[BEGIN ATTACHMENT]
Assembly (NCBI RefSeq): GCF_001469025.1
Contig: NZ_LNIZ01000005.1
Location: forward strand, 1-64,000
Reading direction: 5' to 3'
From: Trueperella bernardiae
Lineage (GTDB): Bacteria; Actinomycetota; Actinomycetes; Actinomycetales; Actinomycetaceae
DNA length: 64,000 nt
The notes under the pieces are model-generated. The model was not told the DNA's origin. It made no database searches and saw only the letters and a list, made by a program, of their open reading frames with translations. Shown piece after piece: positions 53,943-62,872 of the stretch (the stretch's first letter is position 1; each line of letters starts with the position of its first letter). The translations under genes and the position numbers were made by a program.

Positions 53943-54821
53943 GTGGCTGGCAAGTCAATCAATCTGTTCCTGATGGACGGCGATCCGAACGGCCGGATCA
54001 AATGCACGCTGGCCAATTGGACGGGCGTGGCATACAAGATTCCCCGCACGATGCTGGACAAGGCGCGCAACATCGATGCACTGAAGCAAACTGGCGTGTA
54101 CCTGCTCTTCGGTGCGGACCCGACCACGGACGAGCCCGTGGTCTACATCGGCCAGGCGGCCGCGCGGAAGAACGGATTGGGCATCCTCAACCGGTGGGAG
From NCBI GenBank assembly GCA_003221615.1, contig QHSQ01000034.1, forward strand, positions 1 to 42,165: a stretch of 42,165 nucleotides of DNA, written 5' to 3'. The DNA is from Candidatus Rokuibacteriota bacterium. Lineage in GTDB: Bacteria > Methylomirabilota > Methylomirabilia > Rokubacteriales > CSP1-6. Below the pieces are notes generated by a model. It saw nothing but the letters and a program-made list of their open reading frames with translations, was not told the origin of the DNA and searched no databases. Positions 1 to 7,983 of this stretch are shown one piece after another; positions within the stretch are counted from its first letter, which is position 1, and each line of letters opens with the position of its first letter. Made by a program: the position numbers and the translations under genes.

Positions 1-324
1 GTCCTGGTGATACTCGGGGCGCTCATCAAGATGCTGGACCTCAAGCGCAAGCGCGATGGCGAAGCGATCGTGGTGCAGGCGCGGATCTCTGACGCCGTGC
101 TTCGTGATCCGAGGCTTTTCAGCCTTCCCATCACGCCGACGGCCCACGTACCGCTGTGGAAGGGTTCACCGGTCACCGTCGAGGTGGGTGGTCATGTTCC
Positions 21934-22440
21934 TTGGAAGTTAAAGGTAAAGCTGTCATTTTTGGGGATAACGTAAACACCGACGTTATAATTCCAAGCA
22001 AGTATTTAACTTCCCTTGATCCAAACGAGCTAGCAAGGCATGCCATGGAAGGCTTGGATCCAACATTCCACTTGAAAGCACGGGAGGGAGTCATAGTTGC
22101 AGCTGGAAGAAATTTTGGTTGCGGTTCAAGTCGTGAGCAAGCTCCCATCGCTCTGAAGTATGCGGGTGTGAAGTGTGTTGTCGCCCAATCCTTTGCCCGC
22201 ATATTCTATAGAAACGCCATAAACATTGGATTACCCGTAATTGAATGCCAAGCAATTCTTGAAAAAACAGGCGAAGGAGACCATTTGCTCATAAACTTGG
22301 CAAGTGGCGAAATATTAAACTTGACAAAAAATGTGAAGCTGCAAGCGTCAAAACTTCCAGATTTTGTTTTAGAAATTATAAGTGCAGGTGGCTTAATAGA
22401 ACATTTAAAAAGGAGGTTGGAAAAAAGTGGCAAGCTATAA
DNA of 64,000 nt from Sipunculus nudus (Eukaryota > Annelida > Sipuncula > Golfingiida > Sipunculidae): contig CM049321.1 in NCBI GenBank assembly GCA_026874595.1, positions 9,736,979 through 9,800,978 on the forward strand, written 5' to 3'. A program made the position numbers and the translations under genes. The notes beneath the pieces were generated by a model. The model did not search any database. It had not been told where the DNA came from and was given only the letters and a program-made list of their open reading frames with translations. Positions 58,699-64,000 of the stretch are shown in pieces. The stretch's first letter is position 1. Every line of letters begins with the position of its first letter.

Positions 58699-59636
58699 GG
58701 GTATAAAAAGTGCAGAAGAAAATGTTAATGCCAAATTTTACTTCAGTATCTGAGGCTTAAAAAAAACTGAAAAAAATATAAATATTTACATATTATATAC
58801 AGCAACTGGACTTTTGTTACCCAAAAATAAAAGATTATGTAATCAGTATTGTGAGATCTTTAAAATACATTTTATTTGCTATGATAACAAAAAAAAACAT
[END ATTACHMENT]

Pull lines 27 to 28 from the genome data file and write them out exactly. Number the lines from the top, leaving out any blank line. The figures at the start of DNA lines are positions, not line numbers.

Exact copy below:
58701 GTATAAAAAGTGCAGAAGAAAATGTTAATGCCAAATTTTACTTCAGTATCTGAGGCTTAAAAAAAACTGAAAAAAATATAAATATTTACATATTATATAC
58801 AGCAACTGGACTTTTGTTACCCAAAAATAAAAGATTATGTAATCAGTATTGTGAGATCTTTAAAATACATTTTATTTGCTATGATAACAAAAAAAAACAT